The State maintains that Bader was convicted of three crimes, sold methamphetamine and synthetic marijuana while on probation, tried to convince an officer to destroy evidence, and that the police found 12.91 grams of methamphetamine and over 360 grams of synthetic marijuana. It also argues that it is not true that Bader primarily delivered methamphetamine for free and that, even if Bader did give away his product for free, a bad businessman is as much a dealer as a good one. With respect to Bader's character, the State points to his criminal history and argues that he continues to commit crimes and violate his probation despite prior leniency and that he has had opportunities to rehabilitate but has refused to help himself.
 A person who commits a level 2 felony shall be imprisoned for a term of between ten and thirty years with the advisory sentence being seventeen and one-half years, Ind. Code § 35–50–2–4.5; a person who commits a level 6 felony shall be imprisoned for a term of between six months and two and one-half years with the advisory sentence being one year, Ind. Code § 35–50–2–7; and a person who commits a class C misdemeanor shall be imprisoned for a term of not more than sixty days, Ind. Code § 35–50–3–4.
 Our review of the nature of the offenses reveals that Bader possessed, with intent to deliver, methamphetamine and synthetic cannabinoid and knowingly or intentionally possessed a glass pipe intended to be used for introducing a controlled substance into a person's body. The police discovered 12.91 grams of methamphetamine and over 360 grams of synthetic cannabinoid as well as a digital scale. Bader told one of the police officers that he would take spice charges if the officers would throw out the methamphetamine.
 Our review of the character of the offender reveals that, according to the presentence investigation report (the “PSI”), Bader's criminal history includes theft as a juvenile in 1990, battery as a class B misdemeanor in 1993, public intoxication as a class B misdemeanor in 1994, operating a vehicle while intoxicated as a class A misdemeanor in 2001, public intoxication as a class B misdemeanor in 2007, battery resulting in bodily injury as a class A misdemeanor in 2008, two counts of domestic battery as class A misdemeanors in 2013, domestic battery as a class D felony in 2014, possession of a synthetic drug or lookalike substance as a class A misdemeanor in 2015, and domestic battery as a class A misdemeanor and unauthorized entry of a motor vehicle as a class B misdemeanor in 2016. The PSI states that Bader has had fourteen petitions to revoke probation filed against him, with four pending, and that he was on probation at the time he committed the instant offenses. He reported that he has been employed by a laborers union since 1998, and presented evidence at sentencing that he was part of a local laborers union, worked consistently since 2000, and worked long hours. The PSI indicates that he reported first consuming alcohol when he was ten years old and drugs when he was twelve years old, and he reported extensive prior use of marijuana, synthetic marijuana, cocaine, crack cocaine, methamphetamine, LSD, mushrooms, heroin, Xanax, Oxycodone, and Adderall. The PSI provides that, when asked the role drugs or alcohol played in the instant offenses, Bader reported “[i]t was all about getting drugs for our addictions, same as every case I've been arrested for.” Appellant's Appendix Volume 2 at 119. The record reveals that the court signed an order on March 31, 2017, which states that Bader failed a drug screen and tested positive for methamphetamine and his bond revoked. Bader expressed remorse towards his family and community. The PSI indicates that his overall risk assessment score using the Indiana risk assessment system places him in the very high risk to reoffend category. The probation officer who prepared the PSI recommended that Bader receive a sentence of twenty-two years with four years served on community corrections and two years suspended to probation.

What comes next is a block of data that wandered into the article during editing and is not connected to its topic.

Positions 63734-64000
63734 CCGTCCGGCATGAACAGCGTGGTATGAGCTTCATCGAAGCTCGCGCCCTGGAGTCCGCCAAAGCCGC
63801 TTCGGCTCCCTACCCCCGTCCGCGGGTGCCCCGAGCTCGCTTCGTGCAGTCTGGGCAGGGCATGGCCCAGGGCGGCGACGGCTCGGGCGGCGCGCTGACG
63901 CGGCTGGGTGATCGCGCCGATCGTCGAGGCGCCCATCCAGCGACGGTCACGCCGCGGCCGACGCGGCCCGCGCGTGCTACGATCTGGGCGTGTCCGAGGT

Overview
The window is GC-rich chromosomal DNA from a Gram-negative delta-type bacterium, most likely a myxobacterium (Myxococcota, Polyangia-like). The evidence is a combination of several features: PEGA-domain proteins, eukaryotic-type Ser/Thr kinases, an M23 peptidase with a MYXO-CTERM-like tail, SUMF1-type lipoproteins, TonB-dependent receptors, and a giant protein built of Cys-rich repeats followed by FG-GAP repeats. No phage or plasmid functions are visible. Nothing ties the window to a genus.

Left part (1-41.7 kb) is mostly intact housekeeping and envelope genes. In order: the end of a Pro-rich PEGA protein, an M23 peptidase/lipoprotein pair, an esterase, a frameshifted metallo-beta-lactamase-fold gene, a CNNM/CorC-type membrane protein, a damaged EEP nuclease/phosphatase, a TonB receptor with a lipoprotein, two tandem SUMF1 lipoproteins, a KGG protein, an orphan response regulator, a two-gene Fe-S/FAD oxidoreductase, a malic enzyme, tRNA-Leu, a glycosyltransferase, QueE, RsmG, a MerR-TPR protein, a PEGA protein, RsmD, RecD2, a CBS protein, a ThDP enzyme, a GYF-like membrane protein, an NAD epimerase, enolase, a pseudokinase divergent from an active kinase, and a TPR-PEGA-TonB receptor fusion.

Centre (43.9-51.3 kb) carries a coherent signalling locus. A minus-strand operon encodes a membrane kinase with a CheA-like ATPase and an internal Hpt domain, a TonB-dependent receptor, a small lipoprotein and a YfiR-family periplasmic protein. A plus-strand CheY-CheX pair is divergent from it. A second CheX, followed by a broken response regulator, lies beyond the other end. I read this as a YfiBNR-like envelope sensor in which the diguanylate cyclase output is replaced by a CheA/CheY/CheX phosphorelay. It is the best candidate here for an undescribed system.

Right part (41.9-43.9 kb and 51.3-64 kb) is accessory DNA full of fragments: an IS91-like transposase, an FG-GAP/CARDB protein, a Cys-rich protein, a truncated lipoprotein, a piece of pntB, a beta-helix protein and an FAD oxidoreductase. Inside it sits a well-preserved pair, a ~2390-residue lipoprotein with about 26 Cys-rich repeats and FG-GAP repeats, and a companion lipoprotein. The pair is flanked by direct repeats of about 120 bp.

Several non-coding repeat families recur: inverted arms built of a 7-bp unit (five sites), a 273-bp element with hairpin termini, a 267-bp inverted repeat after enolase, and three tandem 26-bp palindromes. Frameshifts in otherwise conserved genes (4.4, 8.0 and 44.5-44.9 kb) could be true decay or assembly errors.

After due consideration, we conclude that Bader has not sustained his burden of establishing that his aggregate sentence is inappropriate in light of the nature of the offense and his character.
 For the foregoing reasons, we affirm Bader's aggregate sentence.
1. The court's jury trial minutes indicate that Bader was found guilty of possession of paraphernalia as a class C misdemeanor under Count V and that, on motion of the State, Count VI was dismissed. The court's abstract of judgment also indicates the court entered a conviction for possession of paraphernalia as a class C misdemeanor under Count V and that the charge for possession of synthetic drug or lookalike substance as a level 6 felony under Count VI was dismissed.
Baker, J., and Riley, J., concur.